Do You Have an Employee Welcome Packet? You Should!


Want every new employee to get off to a great start with your organization?

Make sure you roll out the red carpet.

New hires are at their most impressionable and vulnerable during their first few days working for you. They’re typically both excited and a little nervous to get started, and they naturally have a lot of questions:

  • Where do I go on my first day?
  • How do I sign up for benefits?
  • What will the culture be like?

An employee welcome packet is an onboarding tool to help make your new employees feel relaxed, welcomed and prepared for success. In addition to answering questions like the ones above, a welcome packet also great for your business, because it:

  • helps new workers get up to speed more quickly, maximizing their productivity;
  • clarifies expectations immediately, simplifying performance management;
  • sets a positive tone for your employment relationship and accelerate team cohesion;
  • increases new hire success in your organization.

What should your employee welcome packet include?

There’s no “right way” to create a welcome packet; you should build one that suits your organization, values and culture. But if you could use a little direction, here are a few things great employers provide to roll out the red carpet:

  • The basics. Include a copy of the accepted offer (including the position description), required employment paperwork and forms (unless employees complete them online before their start date).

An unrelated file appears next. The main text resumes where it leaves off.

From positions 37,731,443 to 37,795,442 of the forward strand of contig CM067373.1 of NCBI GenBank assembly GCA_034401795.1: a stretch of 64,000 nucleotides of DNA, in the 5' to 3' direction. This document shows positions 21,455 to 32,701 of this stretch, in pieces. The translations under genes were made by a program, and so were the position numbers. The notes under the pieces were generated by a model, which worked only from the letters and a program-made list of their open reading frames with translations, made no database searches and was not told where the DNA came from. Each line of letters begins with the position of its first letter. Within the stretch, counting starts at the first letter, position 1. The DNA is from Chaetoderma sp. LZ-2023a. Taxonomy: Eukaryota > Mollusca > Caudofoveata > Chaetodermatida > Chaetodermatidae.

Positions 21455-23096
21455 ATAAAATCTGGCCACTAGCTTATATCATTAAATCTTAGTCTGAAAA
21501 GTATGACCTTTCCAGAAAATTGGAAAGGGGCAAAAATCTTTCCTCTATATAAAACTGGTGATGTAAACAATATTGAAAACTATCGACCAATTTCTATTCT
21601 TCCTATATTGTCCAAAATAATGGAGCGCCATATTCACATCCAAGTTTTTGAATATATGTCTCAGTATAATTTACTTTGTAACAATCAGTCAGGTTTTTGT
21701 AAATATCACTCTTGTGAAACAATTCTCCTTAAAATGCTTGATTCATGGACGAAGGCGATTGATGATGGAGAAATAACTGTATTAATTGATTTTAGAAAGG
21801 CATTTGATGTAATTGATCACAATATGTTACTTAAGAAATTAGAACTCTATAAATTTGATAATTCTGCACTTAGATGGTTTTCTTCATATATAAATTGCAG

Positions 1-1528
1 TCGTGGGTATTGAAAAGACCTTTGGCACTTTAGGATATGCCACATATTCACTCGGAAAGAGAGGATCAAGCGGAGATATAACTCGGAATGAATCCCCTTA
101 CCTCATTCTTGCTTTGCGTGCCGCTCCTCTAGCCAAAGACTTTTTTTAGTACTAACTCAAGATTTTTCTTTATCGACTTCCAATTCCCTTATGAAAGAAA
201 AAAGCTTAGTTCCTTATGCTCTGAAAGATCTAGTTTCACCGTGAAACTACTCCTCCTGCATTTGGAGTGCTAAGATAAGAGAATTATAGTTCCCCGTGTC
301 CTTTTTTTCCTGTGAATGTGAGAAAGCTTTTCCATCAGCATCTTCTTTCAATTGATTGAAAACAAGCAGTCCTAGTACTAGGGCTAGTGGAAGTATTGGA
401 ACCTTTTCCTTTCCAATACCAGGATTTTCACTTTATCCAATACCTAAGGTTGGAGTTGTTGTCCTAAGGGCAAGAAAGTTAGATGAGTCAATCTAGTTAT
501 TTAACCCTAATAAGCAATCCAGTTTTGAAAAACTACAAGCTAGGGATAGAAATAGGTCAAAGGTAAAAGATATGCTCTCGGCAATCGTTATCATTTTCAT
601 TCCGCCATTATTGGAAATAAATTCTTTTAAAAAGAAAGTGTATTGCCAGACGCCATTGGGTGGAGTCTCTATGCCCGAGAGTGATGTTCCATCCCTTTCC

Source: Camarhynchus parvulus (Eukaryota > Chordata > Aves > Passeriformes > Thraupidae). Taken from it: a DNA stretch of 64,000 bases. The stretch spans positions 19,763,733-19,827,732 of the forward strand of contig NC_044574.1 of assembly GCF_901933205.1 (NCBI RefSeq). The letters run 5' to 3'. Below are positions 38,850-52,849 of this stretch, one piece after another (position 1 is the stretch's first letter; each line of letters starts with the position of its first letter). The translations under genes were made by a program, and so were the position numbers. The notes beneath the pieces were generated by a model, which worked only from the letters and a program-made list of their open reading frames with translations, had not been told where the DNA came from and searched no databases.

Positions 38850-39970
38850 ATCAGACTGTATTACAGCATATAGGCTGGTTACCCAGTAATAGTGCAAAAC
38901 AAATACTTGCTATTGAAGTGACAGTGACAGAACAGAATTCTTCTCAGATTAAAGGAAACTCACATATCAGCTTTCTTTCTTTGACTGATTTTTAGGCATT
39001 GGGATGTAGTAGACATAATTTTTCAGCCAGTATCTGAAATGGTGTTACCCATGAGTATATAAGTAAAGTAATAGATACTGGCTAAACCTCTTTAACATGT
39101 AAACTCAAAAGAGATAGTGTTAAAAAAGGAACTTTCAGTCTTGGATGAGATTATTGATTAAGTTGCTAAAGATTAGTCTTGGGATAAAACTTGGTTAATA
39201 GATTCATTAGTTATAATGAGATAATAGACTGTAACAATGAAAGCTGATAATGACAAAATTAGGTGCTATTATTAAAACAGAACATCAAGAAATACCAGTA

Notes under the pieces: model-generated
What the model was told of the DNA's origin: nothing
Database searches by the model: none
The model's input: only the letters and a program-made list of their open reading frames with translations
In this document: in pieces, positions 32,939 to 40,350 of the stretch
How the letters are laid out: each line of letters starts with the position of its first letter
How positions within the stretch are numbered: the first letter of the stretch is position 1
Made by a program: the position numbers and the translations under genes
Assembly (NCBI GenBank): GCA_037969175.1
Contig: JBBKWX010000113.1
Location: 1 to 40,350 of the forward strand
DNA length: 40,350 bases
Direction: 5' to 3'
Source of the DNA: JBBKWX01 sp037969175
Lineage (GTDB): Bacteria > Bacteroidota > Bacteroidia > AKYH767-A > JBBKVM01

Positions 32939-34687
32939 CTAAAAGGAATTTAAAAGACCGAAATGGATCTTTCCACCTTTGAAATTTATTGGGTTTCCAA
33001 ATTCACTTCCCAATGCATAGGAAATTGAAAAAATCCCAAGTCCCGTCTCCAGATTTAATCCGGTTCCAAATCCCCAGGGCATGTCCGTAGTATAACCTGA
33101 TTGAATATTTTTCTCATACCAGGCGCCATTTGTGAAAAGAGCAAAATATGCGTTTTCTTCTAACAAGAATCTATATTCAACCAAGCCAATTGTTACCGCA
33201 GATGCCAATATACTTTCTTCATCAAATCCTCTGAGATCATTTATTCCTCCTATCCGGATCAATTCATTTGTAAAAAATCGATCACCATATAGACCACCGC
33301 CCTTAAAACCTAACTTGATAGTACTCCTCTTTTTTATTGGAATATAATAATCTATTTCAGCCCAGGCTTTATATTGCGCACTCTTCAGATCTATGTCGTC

• A CEO welcome letter. This brief document should introduce your company, welcome the new team member, explain your culture and touch on your organization’s mission, vision and goals.
  • Collateral. Include copies of your company literature, newsletter and annual report to help the new hire understand your organization’s big picture.
  • Employee handbook. Provide documentation that answers common employee questions and outlines your policies and performance expectations.
  • Company overview. Create an organizational chart that clarifies your organizational (as well as the new hire’s team) structure and outlines reporting and communication protocols.
  • Schedule for the first few days. Create a detailed itinerary for the first few days, blocking off time for paperwork, work station/office setup, introductions, training, meetings and anything else the new hire needs to do.
  • Company swag. If your budget allows, provide branded clothing or work items to make the employee really feel (and look) like a part of your team.

Want to ensure your new hires get off to a great start?

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